Monday, March 8, 2010

I'd rather be gardening

I attended the Chicago Flower and Garden show this weekend, looking for some inspiration and a gardening fix to get me through these wet, chilly weeks of March. A better name for the event would be the Chicago "hardscape" was heavy on the fountains, paving stones, and other expensive trappings of suburban landscaping. Ho-hum. My two favorite specimens on display were a houseplant, a sea onion, and a Covey redbud. Here's the sea onion, which further stoked my lust for rare succulents:

Here's the redbud in close-up:

Generally, I left underwhelmed. I expected more DIY and urban gardening projects on display...did I miss the composting area, or was it just non-existent? The window box section seemed to be the only projects within reach of city folk. People interested in city gardening might be better served by the lectures, several of which deal with containers and small spaces. I appreciated the chicken coop on display...even my reluctant husband admitted the coops looked do-able for our yard. Finally, the checkerboard "lawn" was pretty cool -- I would like to try a mini-version of this in my own yard, but it looks a little too anal retentive for my skills and time.

I really wish there had been more vegetables, beyond the standard ornamental brassicas. It's early spring, so I understand the displays can't be heavy on the edibles, but so many of the planted areas reminded me of over-manicured subdivisions in the far hinterlands of the Chicago area.

Right before I checked out the show, I participated in a seed swap. It is late in the seed-accumulation season, so no one really had the energy for actual swapping....mostly it was folks trying to give away what they had. The packets were just kind of placed in the middle of the table. I picked up a few flowers that I can scatter around in the bare pockets of my beds, as well as some more greens to try early in the season. I swore up and down to myself I wouldn't get sucked into any pumpkins or winter squash, for the space reasons that I've previously discussed. But Garden Girl brought red kuri seed! I love this variety; it has become my absolute favorite for cooking squash recipes. So, I guiltily snagged a packet. Sigh. It may take one more squash failure to convince me that there is no space for such plants in my garden.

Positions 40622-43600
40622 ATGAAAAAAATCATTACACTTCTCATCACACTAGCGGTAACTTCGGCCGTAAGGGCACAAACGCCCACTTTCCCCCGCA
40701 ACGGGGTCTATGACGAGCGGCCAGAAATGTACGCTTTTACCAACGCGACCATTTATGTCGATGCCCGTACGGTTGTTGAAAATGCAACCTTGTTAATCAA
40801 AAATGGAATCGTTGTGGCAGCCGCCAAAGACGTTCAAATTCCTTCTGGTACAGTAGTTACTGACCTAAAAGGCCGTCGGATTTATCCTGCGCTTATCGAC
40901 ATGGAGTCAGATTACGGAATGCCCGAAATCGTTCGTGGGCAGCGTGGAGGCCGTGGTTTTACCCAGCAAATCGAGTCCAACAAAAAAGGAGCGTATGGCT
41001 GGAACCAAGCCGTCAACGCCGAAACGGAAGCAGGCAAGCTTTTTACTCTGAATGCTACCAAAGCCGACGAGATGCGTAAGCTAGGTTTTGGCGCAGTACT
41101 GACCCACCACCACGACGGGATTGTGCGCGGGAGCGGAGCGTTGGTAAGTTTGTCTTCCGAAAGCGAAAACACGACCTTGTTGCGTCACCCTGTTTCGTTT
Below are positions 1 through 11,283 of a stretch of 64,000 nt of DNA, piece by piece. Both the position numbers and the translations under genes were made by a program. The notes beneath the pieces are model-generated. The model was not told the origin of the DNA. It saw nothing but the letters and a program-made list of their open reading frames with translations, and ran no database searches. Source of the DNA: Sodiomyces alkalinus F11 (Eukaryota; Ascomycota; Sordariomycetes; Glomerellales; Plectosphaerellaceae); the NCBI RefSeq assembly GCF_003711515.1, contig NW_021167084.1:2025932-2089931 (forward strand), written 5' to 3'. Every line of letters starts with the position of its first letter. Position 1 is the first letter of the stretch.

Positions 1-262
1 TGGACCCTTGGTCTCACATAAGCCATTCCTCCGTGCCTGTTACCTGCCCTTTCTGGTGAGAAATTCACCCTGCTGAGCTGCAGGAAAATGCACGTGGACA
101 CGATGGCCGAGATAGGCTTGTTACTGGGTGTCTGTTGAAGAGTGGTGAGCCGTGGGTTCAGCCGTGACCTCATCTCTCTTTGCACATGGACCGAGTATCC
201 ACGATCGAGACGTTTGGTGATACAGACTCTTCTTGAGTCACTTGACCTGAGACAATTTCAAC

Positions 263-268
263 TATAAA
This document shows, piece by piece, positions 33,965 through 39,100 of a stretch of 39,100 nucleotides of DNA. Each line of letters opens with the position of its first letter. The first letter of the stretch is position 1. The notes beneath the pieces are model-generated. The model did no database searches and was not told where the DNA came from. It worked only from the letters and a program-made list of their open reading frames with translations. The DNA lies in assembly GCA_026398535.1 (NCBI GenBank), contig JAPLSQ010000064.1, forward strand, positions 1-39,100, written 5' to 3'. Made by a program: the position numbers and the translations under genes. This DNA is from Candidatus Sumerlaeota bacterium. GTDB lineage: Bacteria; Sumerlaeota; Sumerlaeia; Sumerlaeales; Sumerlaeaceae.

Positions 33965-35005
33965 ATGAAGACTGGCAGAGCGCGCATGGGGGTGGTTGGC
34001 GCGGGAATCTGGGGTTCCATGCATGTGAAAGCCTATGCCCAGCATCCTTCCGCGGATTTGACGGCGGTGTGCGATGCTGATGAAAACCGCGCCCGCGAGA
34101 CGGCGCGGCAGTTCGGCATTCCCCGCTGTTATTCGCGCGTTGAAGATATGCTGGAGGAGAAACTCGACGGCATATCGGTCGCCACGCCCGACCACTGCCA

The show has demonstrated to me quite effectively that, even for a small space like mine, there are plenty of people ready to sell me a multitude of expensive landscaping "necessities". If I wanted, my faux-brick retaining wall could match the soles of my designer garden clogs. I'll leave the show to the ladies who lunch. You can find me in my own messy, ugly garden where the hardscaping consists of some mismatched bricks and old railroad ties.


  1. So relieved to hear someone else left underwhelmed, and for the same reasons. I'll give them a pass on the hardscaping, since they had to accommodate crowds, but the lack of vegetables, the lack as you say, of things that were doable by the average gardener, were terribly disappointing. I'm going to try checking out Family Farmed expo on Friday, hoping for better results!

  2. Sounds more geared to those who employ gardeners than those who ate gardeners.

    They may revoke your press pass for next year after this review, not that you'll be shedding tears.

  3. @tom, I think I will survive a revocation. It was cool of Mr Brown Thumb to arrange it, but I'm not a garden show kind of girl...

  4. Hi Abbie, I know exactly what you mean. I was dissapointed in the lack of vegetable garden displays. Big garden shows kind of remind me of that HGTV show Ground Breakers. Most of the designs aren't my cup of tea to begin with, and they're so over the top in hardscape and out of reach of the average homeowner (especially in this economy.) We have a decent-sized suburban yard, and while some small vignettes were inspiring to me, my favorite parts of the show were the prairie restoration in stages, the photo exhibit, the seminars, meeting up with old friends, and having the chance to meet people I only previously 'knew' through their blogs, twitter, or facebook.

    I enjoyed shady swap even if it was late in the season. It was a fun chance to talk gardening with new and old friends and try some new seed varieties. I kind of liked that it was easygoing and relaxed - gave us all a chance to chill and chat before checking out the show.

    I hope the kuri seeds do well for you. My veggie growing space is really limited too. A sturdy tall trellis is perfect for sprawling vining stuff like squash and cucumbers - they use inches instead of feet of precious soil space. I think the plants and fruits are healthier too when they're not on the ground, and the fruits ripen more evenly.

    They won't revoke your press pass. I'm glad you talked about this side of the show. If the organizers are smart they'll incorporate this kind of criticism into future shows. Last year veggies, composting, organics, natives, water conservation, etc., were much more a part of the show.

    I'm not a garden show kind of girl either. This was only my second year attending. It was probably scaled back in 'grandeur' last year because of the economy. This year might have been closer to the norm, but I hope they rethink that for next year. It may be the nature of garden shows to be somewhat over the top, but I also think the organizers would be wise to incorporate more ideas within the reach (and wishes) of a broader demographic of gardeners.

    All that aside, I'm glad you came - it was great to meet you!